Gezira’t Zamalek, an island in the Nile at the heart of Cairo, is one of the city’s more beautiful neighbourhoods. Here you walk along streets lined with long-established trees and well-proportioned blocks of flats in the French and Italian style, passing by numerous parks and gardens; here also you find the Cairo Opera House, art galleries, embassies and cultural centres, and floating restaurants by the river bank. It’s very different from the hard scrabble areas just across the river – a world removed, you might think.
It’s also home to a weekly farmers’ market hosted by the cutting edge Nun Center, a community centre for yoga and alternative therapies.
This is, to say the least, unusual in Egypt. Not that there aren’t many and varied open-air markets: in fact, informal gatherings of stalls have sprung up all over the place recently, selling everything from fruit and vegetables to gaudy clothing and school supplies. It’s one creative solution to Egyptians’ pressing need to make a living somehow, somewhere – and a sure way to snarl the traffic more than ever.
But Nun Center’s market is different. For a start, it’s a small-scale enterprise in the garden of their villa. The stall-holders are mostly, but not exclusively, artisanal producers of vegetables, breads and home baking, flowers, olive oil, and cosmetic items (oils, soaps). There is emphasis on locally sourced materials, often organic and ethically produced. That said, some are clearly more commercially oriented than others, and labelling and certification are uneven; but the basic principles of cultivation and production in harmony with nature, with an emphasis on fresh and simple, are at the core of the market’s philosophy.
There is a Thai family business, based at a small-holding in Dahshur (beyond Saqqara, and the site of the early 4th Dynasty “experimental” pyramids of King Sneferu). And the produce? Ingredients you need for Thai cuisine, including kaffir lime leaves, varieties of Zingiber (ginger), lemon grass, chillies. Plus other veg, some more usual than others:
Hydroponics businesses – up a notch in scale and commercial orientation – bring veg rarely seen in Egypt, such as kale and pak choi. Plus varieties of lettuces and herbs that add novelty and a fresher taste to our food. One such enterprise also farms fish. Notably, this is the first time I have heard any agricultural engineer in Egypt wax lyrical about efficient water use. I have it on good authority that the “bolti” or tilapia tastes like no other such fish on the market!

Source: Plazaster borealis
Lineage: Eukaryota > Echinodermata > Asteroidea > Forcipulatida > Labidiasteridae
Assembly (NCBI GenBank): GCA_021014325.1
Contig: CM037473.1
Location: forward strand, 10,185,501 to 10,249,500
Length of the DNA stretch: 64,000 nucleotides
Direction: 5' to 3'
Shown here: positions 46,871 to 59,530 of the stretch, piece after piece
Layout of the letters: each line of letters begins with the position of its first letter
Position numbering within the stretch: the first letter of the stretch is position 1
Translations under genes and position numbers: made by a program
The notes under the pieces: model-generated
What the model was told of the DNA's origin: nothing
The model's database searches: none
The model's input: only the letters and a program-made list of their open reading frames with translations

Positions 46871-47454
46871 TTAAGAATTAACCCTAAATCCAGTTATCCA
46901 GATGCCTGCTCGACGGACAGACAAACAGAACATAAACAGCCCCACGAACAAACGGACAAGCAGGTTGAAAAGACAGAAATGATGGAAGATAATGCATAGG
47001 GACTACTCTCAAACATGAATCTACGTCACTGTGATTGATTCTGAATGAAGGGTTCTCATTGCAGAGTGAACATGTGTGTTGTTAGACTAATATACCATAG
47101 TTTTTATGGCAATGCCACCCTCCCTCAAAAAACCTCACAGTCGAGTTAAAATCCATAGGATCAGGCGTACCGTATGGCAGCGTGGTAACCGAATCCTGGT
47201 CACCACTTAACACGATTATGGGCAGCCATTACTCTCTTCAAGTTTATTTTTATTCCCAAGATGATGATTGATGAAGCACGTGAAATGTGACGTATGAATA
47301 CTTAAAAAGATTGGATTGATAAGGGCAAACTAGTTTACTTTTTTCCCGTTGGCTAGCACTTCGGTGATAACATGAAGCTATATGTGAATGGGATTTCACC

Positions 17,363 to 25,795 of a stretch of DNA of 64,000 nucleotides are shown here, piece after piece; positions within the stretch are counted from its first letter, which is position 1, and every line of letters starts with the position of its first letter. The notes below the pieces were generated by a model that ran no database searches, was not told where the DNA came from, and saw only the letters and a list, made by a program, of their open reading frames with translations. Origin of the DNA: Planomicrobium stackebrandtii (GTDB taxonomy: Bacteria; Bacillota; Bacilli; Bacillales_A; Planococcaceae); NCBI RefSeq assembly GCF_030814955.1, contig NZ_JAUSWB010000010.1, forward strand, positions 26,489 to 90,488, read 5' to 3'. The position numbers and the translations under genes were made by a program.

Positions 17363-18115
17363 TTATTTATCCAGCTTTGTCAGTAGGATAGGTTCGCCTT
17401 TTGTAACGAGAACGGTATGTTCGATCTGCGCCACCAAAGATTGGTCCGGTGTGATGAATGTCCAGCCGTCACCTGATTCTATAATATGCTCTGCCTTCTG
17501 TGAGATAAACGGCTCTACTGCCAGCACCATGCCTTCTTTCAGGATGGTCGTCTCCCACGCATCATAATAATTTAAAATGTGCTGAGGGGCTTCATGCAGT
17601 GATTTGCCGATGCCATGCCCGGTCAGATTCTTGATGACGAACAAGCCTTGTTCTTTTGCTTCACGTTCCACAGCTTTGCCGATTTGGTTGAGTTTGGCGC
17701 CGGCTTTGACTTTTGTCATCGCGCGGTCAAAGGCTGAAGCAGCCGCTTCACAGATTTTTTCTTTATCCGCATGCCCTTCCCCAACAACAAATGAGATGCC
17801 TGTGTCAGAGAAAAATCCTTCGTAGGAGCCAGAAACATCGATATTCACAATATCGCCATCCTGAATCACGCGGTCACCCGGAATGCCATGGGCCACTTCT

The French baker of artisanal breads adds olives, or walnuts and pumpkin seeds to her loaves. Her Egyptian counterpart, meanwhile, produces a range of flat breads including the traditional “fateer m’shaltet” a kind of flaky pastry loaded with “samna” (ghee) and usually eaten with – wait for it! – honey and cream. Other French country produce includes pork “rillettes”, a kind of potted meat, and comfort soup, jams and so on.
Some stallholders come from afar. Take the “Backgammon Girls”, an enterprising American/Egyptian duo now based in Morocco. Their product, argan oil, is made from seed kernels of the argan tree (Argania spinosa) endemic to Morocco, extracted using traditional grindstones in a women’s co-operative there. The packaging adds a touch of charm and a local feel to the product – although there’s no labelling!
Somewhat expensive, yet rich and nourishing, the oil is increasingly sought-after for skin products in the west*.
Another cosmetics stall has a range of oils, some perfumed with lavender and others with lemon grass, plus propolis, cinnamon and mint soaps: not so unusual in Egypt, as there are large-scale companies already producing in this field, but still adding an irresistibly exotic flavour to this corner of Zamalek.
*1. For those readers who can’t take a trip to Morocco or Egypt to buy their argan oil, it is obtainable in the UK from Neal’s Yard and extensively in the US.